Most of you know that I spend a week's vacation every year with a couple of friends at a timeshare resort in Las Vegas. We really like the 'lazy river" at the resort and we really like the shows (this year we saw Queen with Adam Lambert, Boyz ll Men, and Cirque de Soleil "Mystere"). The other thing we really like to do is to take some sort of an interesting day trip.
Our tentative plan this year was to drive to Lake Havasu City for the purpose of seeing the London Bridge. In the process of looking for a potential half-way point (in case you've never driven around in that neck of the woods, driving for 3 hours with no scenery other than sand and tumble weed gets old pretty quickly!), I found mention of an odd little town by the name of Oatman in Arizona. We eventually looked at a photo of the London Bridge, decided it didn't look exciting enough to warrant such a long drive, and opted instead to head to Oatman.
The infamous Route 66 goes right through Oatman, and in fact, the sign in front of the ice cream shop proudly proclaims, "Get your licks on Route 66!"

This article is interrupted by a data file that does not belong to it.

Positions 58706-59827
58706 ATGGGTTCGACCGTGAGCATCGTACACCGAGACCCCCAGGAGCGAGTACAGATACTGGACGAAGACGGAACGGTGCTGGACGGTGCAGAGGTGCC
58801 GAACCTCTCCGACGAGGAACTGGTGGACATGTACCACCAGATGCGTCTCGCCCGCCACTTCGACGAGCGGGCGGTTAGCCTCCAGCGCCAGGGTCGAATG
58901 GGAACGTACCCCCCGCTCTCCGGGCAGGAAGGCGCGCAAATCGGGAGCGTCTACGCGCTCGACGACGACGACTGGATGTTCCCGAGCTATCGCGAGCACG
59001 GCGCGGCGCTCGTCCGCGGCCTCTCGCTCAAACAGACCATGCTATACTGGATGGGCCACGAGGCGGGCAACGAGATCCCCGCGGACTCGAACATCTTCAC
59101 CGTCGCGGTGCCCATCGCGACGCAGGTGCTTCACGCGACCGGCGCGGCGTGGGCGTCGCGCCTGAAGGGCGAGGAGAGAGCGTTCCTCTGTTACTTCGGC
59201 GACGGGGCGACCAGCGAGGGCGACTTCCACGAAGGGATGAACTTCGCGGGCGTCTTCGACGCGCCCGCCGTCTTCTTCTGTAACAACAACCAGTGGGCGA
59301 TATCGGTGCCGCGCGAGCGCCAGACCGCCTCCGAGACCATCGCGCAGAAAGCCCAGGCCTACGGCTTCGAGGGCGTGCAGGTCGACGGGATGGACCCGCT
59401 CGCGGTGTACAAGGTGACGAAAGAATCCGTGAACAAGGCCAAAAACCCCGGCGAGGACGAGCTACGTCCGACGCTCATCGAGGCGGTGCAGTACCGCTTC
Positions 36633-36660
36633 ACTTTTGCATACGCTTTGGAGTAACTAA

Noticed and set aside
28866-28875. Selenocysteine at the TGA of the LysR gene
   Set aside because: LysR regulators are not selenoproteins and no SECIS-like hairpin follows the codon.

Oatman is an old gold-mining town and is now officially classified as an old west "living ghost town." It once boasted over 10,000 residents but now supports a little over 100 people. The super interesting thing about Oatman is that there are many wild burros walking all over the town - the descendants of the burros used by the miners. When we first pulled into town, we rolled the window down to take a picture and quickly ended up with a burro sticking his head in the car and nibbling on the steering wheel. You can pay $1 for a bag of feed and they will eat right out of your hand.
We spent a delightful afternoon walking through the shops that line the street, eating lunch at the café, walking through an old gold mine, visiting the Oatman Hotel (now closed but a tourist attraction anyway since Clark Gable spent his honeymoon there lol), enjoying the ambience of an old west town, and feeding and petting the wild burros.
One of the things I love best about an experience like this is the ability to walk through the town and feel a strong spiritual connection to the people who lived and worked there so many years ago. I wonder what their lives were like and what their dreams were; I wonder how they coped with the obvious hardships of life in the old west; I wonder what their joys were and how they lived out their faith. I can feel the spirit of many young children running through the streets laughing and playing. And I give thanks to God for His ability to connect His people together, regardless of time and place.
It was a good day and I just might re-visit Oatman again next year!